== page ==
Risking Other People's Money: Experimental Evidence on the Role of Incentives and Personality Traits

Ola Andersson, Håkan J. Holm, Jean Robert Tyran, Erik Wengström*

*Corresponding author for this work

Research output: Contribution to journalArticleScientificpeer-review

Abstract

Decision-makers often face incentives to increase risk-taking on behalf of others (e.g., they are offered bonus contracts and contracts based on relative performance). We conduct an experimental study of risk-taking on behalf of others using a large heterogeneous sample, and we find that people respond to such incentives without much apparent concern for stakeholders. Responses are heterogeneous and mitigated by personality traits. The findings suggest that a lack of concern for others’ risk exposure hardly requires “financial psychopaths” in order to flourish, but it is diminished by social concerns.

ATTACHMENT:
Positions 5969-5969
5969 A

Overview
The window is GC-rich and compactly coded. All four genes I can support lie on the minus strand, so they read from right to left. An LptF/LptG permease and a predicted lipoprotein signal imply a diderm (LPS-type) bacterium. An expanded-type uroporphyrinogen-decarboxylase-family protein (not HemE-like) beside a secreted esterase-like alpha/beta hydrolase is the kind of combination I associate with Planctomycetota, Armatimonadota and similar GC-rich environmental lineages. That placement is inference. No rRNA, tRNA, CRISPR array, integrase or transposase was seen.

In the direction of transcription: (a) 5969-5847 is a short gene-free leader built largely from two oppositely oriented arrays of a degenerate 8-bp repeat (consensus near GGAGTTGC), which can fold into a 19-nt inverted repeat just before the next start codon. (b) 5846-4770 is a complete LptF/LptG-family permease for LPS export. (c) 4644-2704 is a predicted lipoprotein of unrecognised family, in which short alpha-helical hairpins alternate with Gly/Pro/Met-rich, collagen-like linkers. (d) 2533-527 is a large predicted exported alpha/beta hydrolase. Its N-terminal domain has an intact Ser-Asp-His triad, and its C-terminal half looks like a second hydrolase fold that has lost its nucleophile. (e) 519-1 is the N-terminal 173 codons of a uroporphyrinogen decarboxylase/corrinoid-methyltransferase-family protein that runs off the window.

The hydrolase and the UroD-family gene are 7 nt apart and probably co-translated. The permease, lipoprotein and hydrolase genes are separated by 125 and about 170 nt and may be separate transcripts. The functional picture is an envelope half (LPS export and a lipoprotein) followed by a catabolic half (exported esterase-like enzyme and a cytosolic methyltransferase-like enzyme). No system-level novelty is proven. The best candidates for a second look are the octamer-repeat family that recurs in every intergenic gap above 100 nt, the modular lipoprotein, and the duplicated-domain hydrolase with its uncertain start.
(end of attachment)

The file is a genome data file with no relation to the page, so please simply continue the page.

Original languageEnglish
Peer-reviewed scientific journalScandinavian Journal of Economics
Pages (from-to)1-27
ISSN0347-0520
DOIs
Publication statusPublished - 18.03.2019
MoE publication typeA1 Journal article - refereed

Keywords

  • 512 Business and Management
  • Competition
  • hedging
  • incentives
  • risk-taking
  • social preferences

Fingerprint Dive into the research topics of 'Risking Other People's Money: Experimental Evidence on the Role of Incentives and Personality Traits'. Together they form a unique fingerprint.

Cite this